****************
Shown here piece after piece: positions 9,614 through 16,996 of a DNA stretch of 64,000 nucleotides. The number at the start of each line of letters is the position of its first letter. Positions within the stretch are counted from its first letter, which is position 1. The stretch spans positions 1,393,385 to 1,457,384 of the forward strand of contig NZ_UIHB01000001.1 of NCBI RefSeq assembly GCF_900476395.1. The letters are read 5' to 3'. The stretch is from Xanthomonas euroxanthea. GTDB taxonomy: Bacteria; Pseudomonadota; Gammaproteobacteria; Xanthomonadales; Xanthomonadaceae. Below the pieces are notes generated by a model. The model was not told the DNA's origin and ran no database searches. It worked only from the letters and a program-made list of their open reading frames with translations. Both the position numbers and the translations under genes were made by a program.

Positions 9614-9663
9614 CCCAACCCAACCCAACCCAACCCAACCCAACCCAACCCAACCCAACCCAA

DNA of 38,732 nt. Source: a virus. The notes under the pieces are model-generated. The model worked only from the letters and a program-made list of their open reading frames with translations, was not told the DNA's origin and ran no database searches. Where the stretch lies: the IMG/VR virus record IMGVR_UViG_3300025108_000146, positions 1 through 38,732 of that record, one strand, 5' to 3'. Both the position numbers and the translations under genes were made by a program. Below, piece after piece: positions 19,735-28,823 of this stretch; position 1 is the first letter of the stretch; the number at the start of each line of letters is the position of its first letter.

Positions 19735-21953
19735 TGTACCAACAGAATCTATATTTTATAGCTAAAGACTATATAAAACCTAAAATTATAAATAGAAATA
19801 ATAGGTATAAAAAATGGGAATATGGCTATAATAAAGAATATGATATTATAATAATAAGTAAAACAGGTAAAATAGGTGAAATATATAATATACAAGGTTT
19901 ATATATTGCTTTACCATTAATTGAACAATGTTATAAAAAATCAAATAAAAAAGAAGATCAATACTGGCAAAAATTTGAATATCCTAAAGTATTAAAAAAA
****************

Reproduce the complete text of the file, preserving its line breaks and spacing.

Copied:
Shown here piece after piece: positions 9,614 through 16,996 of a DNA stretch of 64,000 nucleotides. The number at the start of each line of letters is the position of its first letter. Positions within the stretch are counted from its first letter, which is position 1. The stretch spans positions 1,393,385 to 1,457,384 of the forward strand of contig NZ_UIHB01000001.1 of NCBI RefSeq assembly GCF_900476395.1. The letters are read 5' to 3'. The stretch is from Xanthomonas euroxanthea. GTDB taxonomy: Bacteria; Pseudomonadota; Gammaproteobacteria; Xanthomonadales; Xanthomonadaceae. Below the pieces are notes generated by a model. The model was not told the DNA's origin and ran no database searches. It worked only from the letters and a program-made list of their open reading frames with translations. Both the position numbers and the translations under genes were made by a program.

Positions 9614-9663
9614 CCCAACCCAACCCAACCCAACCCAACCCAACCCAACCCAACCCAACCCAA

DNA of 38,732 nt. Source: a virus. The notes under the pieces are model-generated. The model worked only from the letters and a program-made list of their open reading frames with translations, was not told the DNA's origin and ran no database searches. Where the stretch lies: the IMG/VR virus record IMGVR_UViG_3300025108_000146, positions 1 through 38,732 of that record, one strand, 5' to 3'. Both the position numbers and the translations under genes were made by a program. Below, piece after piece: positions 19,735-28,823 of this stretch; position 1 is the first letter of the stretch; the number at the start of each line of letters is the position of its first letter.

Positions 19735-21953
19735 TGTACCAACAGAATCTATATTTTATAGCTAAAGACTATATAAAACCTAAAATTATAAATAGAAATA
19801 ATAGGTATAAAAAATGGGAATATGGCTATAATAAAGAATATGATATTATAATAATAAGTAAAACAGGTAAAATAGGTGAAATATATAATATACAAGGTTT
19901 ATATATTGCTTTACCATTAATTGAACAATGTTATAAAAAATCAAATAAAAAAGAAGATCAATACTGGCAAAAATTTGAATATCCTAAAGTATTAAAAAAA